What is a Bog?

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  • Written By: Mary McMahon
  • Edited By: Bronwyn Harris
  • Last Modified Date: 13 October 2019
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A bog is a type of wetland characterized by a thick mat of partially decomposed plant material and highly acidic water. The conditions for bog formation are abundant in some regions of the Northern Hemisphere, which is where the majority of the world's bogs are found. In addition to being unique ecosystems, bogs have also been useful for humans for thousands of years, providing a source of fuel in the form of peat and food in the form of berries which grow on bog shrubs such as cranberries. Bogs also have cultural and religious significance in some parts of the world.

Bogs start out as slow moving rivers or ponds which are slowly taken over by sphagnum, a genus of moss which encompasses over 150 species. Cooler weather promotes bog formation, because the moss decays very slowly, sinking to the bottom of the bog while a layer of growing moss accumulates on top, restricting oxygen supplies to the lower water while also blocking heat. As a result, plant material decays very slowly, and the water becomes acidic.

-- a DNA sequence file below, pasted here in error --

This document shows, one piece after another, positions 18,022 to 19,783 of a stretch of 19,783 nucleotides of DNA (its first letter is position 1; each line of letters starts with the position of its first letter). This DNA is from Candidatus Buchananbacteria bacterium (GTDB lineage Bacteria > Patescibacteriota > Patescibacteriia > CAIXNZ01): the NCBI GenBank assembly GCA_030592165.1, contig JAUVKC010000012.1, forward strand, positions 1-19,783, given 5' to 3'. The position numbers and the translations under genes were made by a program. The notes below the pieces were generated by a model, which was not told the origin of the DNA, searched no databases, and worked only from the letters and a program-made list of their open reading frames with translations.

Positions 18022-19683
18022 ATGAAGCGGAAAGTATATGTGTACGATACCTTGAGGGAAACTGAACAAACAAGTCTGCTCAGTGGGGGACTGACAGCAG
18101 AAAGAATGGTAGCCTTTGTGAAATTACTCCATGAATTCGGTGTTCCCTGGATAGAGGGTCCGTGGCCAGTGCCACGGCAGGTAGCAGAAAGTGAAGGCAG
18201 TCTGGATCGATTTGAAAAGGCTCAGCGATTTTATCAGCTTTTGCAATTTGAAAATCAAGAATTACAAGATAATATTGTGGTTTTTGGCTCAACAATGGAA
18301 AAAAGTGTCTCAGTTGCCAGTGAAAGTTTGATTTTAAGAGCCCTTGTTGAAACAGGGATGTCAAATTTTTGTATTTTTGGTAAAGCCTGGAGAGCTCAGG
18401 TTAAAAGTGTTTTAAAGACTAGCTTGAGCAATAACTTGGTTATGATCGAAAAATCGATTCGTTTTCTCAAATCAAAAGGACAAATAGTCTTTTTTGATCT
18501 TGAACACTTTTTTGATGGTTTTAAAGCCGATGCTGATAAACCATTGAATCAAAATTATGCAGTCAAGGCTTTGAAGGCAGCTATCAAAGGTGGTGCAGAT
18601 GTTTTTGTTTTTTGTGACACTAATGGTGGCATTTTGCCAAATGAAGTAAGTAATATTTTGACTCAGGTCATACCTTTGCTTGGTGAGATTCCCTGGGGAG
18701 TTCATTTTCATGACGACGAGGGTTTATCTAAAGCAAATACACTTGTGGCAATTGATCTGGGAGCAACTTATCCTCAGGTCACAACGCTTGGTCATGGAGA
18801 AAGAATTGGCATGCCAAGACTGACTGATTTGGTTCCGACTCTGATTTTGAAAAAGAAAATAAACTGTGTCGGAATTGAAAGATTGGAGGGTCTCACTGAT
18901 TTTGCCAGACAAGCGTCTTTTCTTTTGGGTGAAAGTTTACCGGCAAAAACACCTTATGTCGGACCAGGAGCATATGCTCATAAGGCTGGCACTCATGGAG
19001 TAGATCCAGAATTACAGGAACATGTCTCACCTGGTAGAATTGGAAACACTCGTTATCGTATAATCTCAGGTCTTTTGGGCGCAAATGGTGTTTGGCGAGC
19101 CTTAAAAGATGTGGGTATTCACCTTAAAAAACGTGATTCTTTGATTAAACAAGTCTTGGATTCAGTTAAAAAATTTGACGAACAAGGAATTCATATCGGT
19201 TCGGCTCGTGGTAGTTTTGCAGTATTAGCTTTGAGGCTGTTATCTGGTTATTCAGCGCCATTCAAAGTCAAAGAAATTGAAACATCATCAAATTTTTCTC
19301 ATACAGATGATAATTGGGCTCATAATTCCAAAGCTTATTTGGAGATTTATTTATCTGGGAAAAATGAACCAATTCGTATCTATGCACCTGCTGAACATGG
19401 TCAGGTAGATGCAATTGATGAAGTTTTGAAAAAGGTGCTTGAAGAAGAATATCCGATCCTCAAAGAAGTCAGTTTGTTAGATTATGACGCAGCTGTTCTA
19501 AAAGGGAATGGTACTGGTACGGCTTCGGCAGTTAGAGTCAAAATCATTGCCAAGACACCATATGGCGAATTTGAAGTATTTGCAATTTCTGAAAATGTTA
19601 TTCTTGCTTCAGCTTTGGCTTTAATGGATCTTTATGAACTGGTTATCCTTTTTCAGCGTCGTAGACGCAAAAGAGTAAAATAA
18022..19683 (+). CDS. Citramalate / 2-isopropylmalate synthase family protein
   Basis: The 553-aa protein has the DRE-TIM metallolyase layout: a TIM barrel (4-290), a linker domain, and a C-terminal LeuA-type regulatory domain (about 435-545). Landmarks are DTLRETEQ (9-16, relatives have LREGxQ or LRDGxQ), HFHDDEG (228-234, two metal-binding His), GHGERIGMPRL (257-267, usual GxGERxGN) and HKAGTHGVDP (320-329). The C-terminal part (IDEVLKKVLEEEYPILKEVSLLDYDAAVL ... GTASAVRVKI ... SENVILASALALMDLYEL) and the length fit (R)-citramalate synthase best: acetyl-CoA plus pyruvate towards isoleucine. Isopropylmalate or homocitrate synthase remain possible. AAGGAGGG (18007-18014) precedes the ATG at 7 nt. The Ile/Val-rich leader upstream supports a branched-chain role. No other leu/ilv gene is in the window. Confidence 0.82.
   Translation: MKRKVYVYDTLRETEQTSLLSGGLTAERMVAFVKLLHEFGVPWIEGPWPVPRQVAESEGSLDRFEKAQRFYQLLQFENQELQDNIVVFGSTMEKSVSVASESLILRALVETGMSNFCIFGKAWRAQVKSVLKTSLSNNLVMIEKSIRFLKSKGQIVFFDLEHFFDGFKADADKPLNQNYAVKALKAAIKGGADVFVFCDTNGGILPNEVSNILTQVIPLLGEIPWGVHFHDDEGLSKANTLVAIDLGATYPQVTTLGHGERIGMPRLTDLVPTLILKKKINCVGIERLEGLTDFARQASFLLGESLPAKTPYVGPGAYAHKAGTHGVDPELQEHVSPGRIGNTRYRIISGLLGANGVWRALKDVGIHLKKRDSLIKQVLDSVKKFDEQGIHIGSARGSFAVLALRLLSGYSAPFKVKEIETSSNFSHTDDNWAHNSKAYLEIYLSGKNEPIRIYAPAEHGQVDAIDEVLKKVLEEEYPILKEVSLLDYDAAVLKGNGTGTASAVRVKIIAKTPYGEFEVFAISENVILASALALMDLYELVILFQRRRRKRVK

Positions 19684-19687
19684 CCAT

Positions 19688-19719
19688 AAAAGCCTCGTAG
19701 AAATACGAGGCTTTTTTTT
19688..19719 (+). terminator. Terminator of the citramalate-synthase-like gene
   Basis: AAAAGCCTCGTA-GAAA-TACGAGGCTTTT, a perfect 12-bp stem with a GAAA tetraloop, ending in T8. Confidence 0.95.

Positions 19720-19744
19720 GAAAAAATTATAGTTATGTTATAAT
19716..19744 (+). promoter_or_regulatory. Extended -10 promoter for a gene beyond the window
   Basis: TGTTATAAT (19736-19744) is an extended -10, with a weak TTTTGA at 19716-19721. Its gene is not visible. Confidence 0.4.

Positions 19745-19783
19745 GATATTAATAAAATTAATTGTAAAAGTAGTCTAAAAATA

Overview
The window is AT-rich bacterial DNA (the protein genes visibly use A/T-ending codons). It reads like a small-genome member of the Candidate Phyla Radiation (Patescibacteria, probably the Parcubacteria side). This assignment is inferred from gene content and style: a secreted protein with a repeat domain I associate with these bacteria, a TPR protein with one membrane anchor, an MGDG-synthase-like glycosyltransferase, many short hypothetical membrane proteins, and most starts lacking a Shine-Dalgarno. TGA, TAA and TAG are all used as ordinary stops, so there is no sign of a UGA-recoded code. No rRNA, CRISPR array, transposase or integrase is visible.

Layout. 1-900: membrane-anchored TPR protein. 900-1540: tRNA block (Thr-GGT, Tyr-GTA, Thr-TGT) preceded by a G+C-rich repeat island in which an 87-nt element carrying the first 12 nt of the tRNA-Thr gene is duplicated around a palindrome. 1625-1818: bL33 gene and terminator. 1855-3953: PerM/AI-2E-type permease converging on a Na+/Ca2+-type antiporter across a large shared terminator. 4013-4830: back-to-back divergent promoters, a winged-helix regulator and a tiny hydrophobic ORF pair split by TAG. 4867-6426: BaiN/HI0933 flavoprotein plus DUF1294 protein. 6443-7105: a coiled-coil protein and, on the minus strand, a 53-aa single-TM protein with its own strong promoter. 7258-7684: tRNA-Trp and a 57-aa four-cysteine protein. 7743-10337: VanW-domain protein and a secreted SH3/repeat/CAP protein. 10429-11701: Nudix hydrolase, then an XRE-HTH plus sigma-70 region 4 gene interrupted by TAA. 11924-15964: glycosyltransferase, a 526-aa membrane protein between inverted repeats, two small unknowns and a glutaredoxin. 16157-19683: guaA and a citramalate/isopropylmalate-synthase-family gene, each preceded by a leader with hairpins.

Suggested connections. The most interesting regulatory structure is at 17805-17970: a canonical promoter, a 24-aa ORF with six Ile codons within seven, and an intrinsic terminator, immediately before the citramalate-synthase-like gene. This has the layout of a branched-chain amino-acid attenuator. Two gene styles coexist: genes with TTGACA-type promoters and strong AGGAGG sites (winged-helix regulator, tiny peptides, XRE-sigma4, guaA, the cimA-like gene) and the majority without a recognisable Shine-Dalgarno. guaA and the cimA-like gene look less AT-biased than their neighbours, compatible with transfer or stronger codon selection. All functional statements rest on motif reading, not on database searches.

Generally, bogs have poor drainage and no supply of fresh water other than rain. Over time, a bog will slowly fill in, creating ground on which shrubs and sometimes small trees can grow. A wide range of plant and animal species are adapted for bog living, including some lichens, turtles, berries, and carnivorous plants. Bog environments are also valuable because they can prevent flooding by acting as a buffer zone.

One of the more well known bog products is peat, the mass of partially decomposed plant material found abundantly in bogs. When dried, peat can be used as fuel or to enrich soil. Over time, bogs will turn into coal deposits if left alone in the right conditions. Many people are also familiar with cranberries, cloudberries, lingonberries, and huckleberries, all of which enjoy the bog environment. Sadly, extensive peat harvesting has irreparably damaged many bogs in Europe, forever changing the landscape.

Another well known byproduct of bog formation is so-called “bog bodies.” The slow rate of decomposition in bogs applies to bodies and other objects buried in them, and all sorts of things from ancient books to completely mummified people such as the Tollund Man have been found in bogs. This has been immensely helpful for archaeologists, since it provides a glimpse into the daily lives of people who lived thousands of years ago.


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Post 2

i needed to find out what a bog was for my report.

Post 1

I read something in a fiction story a while back, and was curious if there was any grain of truth to it. Supposedly, once upon a time, Gypsies used to throw heavy items that they stole into bogs.

The story said that if you throw something large or heavy into a bog, you can throw something of equal size/weight into it. This will cause the pressure to become unequal, and as a result, the first object will shoot out.

Personally, I can't believe that this is anywhere near possible. Still, I can't help but wonder.

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